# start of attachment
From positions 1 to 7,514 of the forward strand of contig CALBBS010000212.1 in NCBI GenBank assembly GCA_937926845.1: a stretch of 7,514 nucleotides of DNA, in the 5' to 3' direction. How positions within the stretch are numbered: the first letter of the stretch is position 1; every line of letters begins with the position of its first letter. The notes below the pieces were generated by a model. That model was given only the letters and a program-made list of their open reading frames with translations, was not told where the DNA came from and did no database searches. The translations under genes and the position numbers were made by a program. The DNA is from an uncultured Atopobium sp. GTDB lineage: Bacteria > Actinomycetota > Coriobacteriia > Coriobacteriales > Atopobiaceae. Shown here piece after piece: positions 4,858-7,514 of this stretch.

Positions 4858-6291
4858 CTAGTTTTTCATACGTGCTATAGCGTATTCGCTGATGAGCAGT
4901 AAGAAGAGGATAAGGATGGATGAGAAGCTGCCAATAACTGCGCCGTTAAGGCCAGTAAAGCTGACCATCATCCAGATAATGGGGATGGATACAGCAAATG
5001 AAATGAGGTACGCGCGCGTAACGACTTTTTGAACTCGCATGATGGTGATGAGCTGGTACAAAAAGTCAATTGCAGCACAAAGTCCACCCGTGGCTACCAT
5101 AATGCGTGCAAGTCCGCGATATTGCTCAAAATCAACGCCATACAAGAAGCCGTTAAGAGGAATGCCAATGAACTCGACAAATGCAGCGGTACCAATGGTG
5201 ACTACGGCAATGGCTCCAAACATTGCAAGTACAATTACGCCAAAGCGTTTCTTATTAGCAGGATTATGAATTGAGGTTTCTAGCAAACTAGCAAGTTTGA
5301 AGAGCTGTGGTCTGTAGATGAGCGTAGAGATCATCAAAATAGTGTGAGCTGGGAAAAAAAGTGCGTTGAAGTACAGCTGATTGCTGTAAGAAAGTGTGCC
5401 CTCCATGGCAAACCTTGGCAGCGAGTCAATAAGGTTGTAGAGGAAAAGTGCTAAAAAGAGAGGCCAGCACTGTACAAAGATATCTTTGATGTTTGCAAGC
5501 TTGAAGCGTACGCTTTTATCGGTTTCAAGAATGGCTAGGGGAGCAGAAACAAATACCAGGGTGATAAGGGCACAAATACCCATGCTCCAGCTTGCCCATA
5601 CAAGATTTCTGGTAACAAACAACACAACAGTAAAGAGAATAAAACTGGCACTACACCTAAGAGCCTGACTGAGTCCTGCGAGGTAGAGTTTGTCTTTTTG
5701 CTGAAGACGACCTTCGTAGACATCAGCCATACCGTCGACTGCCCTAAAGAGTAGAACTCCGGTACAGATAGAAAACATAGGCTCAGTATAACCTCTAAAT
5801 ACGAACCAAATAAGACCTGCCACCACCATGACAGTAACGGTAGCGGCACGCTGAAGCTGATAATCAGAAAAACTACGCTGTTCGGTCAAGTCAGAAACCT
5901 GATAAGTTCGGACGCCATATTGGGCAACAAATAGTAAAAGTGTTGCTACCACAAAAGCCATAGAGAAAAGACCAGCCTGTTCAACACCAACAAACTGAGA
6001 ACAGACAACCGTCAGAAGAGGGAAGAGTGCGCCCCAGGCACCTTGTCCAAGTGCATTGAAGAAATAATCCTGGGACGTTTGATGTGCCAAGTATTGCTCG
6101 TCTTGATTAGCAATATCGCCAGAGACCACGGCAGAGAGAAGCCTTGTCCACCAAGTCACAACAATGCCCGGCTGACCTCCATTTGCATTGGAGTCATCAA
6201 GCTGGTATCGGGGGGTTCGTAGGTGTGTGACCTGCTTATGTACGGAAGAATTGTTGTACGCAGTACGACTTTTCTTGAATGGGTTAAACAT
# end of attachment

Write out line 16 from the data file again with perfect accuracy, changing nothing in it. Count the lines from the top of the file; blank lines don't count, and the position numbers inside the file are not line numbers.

6101 TCTTGATTAGCAATATCGCCAGAGACCACGGCAGAGAGAAGCCTTGTCCACCAAGTCACAACAATGCCCGGCTGACCTCCATTTGCATTGGAGTCATCAA